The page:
Of course, great movies have been made from unappealing characters; one imagines a Harold Pinter scenario in which Sadie gets it on with the Reverend as Ben fumes with cuckolded inadequacy. The movie's attitude, though, is that this snake pit of dysfunction is a perfectly normal way to while away an evening and an easy problem to smooth over with Hollywood smiles and pixie dust. Watching grown men and women offer these horrible people as lovable and redeemable is one of the most unpleasant experiences I had at the movies this year. I could complain that the banal cinematography and awful production design is uninteresting, but that would be like saying this movie can be judged by proper aesthetic standards. (The indifference to human behaviour will drive you to shut off the DVD long before the indifference to form.) One emerges from License to Wed amazed that mildly eccentric projects get turned down as too weird while a Bizzaro-world nightmare like this could be passed as the height of commonplace.
Warner's DVD presentation of License to Wed isn't exactly stellar, either. Offered in fullscreen/2.35:1 anamorphic widescreen incarnations on a single-sided/dual-layered disc, the compressed-looking transfer runs a little too chromatically hot: tones that were flat and banal in the theatre are suddenly flaming and vivid in ways that seem unnatural. The DD 5.1 audio gets high marks in the arena of general sharpness and potency, but the mixers haven't invested much in creating an interesting aural environment--and it shows. We don't really register anything that comes out of the surrounds even when it happens.
Extras begin with five deleted scenes appended by optional commentary from director Ken Kwapis. These include an unctuous credits sequence animated in the Terry Gilliam style, a coda with Reverend Frank walking off into the horizon with his prepubescent assistant "Choir Boy" (Josh Flitter), a basketball sequence with the Reverend and Ben (whose badness won't surprise anyone who's seen the movie), and two sequences involving would-be romantic rival Carlisle (Eric Christian Olsen), the discerning friend of Sadie who threatens the male lead. The second of these is most loathsome, with Ben rushing home from a meeting to interrupt Sadie's bachelorette party and fighting with a male stripper; it would be the worst thing about the movie had it actually made the cut.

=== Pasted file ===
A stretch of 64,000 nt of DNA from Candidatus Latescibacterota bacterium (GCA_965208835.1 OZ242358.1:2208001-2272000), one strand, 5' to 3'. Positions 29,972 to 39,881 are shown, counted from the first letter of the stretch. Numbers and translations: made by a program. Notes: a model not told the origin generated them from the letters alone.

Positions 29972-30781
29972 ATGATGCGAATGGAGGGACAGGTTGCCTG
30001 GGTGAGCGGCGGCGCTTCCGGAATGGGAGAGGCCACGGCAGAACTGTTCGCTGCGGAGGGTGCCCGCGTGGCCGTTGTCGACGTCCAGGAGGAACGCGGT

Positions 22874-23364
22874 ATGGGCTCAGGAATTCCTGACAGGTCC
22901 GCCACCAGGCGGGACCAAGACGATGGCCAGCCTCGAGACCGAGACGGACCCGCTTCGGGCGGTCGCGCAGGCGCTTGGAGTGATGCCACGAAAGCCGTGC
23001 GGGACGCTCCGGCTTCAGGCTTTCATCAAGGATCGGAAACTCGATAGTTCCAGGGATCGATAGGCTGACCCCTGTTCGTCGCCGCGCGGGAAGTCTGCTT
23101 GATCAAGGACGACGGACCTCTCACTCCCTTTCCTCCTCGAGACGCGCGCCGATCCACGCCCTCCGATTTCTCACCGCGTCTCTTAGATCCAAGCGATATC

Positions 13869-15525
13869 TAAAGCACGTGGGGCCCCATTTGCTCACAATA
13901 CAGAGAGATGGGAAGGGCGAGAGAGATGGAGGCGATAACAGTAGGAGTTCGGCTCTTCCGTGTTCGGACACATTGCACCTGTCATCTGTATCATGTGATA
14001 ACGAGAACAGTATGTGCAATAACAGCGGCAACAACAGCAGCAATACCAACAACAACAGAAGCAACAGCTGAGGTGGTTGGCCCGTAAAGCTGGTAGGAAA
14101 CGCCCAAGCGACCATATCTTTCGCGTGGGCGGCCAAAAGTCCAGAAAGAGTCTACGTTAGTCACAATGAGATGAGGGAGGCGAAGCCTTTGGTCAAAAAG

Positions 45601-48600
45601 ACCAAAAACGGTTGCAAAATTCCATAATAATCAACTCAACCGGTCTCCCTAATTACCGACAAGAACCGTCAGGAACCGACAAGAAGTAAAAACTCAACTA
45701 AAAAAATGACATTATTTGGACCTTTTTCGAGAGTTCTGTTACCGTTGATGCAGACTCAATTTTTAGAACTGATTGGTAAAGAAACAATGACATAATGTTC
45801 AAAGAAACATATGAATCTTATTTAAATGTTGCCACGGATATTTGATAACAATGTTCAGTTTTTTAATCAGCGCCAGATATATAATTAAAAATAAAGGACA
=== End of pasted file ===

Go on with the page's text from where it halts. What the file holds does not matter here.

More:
Finally, "Ask Choir Boy" is a menu of 16 blessedly short (under 1 minute apiece) clips featuring the aforementioned Flitter, who offers romantic advice to people who call in. These range from the unfunny ("Should I tell my husband how much I spend on shoes?" "NO!") to the obnoxious ("My husband smells. What should I do?" "Don't put out"). Best of all, Flitter berates you if you take your sweet time in selecting one of his zingers. I should mention that trailers for Ocean's Thirteen, In the Land of Women, P.S. I Love You, "Seinfeld" Season 9, and a plug to watch "Ellen" begin on startup. Now excuse me now while I go disinfect.
91 minutes; PG-13; 2.35:1 (16x9-enhanced), 1.33:1; English DD 5.1, French DD 5.1, Spanish DD 5.1; CC; English, French, Spanish subtitles; DVD-9; Region One; Warner